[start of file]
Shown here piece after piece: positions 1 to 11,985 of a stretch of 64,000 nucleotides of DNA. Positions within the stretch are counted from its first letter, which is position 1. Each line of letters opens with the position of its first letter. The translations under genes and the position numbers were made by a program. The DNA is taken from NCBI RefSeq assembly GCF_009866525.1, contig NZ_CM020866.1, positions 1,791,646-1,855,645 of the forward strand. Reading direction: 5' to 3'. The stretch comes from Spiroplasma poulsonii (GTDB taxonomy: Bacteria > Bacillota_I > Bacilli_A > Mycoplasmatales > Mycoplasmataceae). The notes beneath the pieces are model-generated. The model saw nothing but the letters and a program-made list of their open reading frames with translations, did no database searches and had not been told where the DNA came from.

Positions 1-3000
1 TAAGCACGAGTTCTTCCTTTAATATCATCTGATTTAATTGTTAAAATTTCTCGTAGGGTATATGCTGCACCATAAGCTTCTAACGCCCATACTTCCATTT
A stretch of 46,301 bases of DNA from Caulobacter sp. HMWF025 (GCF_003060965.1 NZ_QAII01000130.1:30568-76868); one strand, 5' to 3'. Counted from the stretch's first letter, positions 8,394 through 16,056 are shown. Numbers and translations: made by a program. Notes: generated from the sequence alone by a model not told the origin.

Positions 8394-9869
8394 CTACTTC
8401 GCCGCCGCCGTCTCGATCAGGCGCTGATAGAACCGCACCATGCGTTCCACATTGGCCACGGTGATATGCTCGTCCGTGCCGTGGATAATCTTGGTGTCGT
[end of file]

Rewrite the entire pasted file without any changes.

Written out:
Shown here piece after piece: positions 1 to 11,985 of a stretch of 64,000 nucleotides of DNA. Positions within the stretch are counted from its first letter, which is position 1. Each line of letters opens with the position of its first letter. The translations under genes and the position numbers were made by a program. The DNA is taken from NCBI RefSeq assembly GCF_009866525.1, contig NZ_CM020866.1, positions 1,791,646-1,855,645 of the forward strand. Reading direction: 5' to 3'. The stretch comes from Spiroplasma poulsonii (GTDB taxonomy: Bacteria > Bacillota_I > Bacilli_A > Mycoplasmatales > Mycoplasmataceae). The notes beneath the pieces are model-generated. The model saw nothing but the letters and a program-made list of their open reading frames with translations, did no database searches and had not been told where the DNA came from.

Positions 1-3000
1 TAAGCACGAGTTCTTCCTTTAATATCATCTGATTTAATTGTTAAAATTTCTCGTAGGGTATATGCTGCACCATAAGCTTCTAACGCCCATACTTCCATTT
A stretch of 46,301 bases of DNA from Caulobacter sp. HMWF025 (GCF_003060965.1 NZ_QAII01000130.1:30568-76868); one strand, 5' to 3'. Counted from the stretch's first letter, positions 8,394 through 16,056 are shown. Numbers and translations: made by a program. Notes: generated from the sequence alone by a model not told the origin.

Positions 8394-9869
8394 CTACTTC
8401 GCCGCCGCCGTCTCGATCAGGCGCTGATAGAACCGCACCATGCGTTCCACATTGGCCACGGTGATATGCTCGTCCGTGCCGTGGATAATCTTGGTGTCGT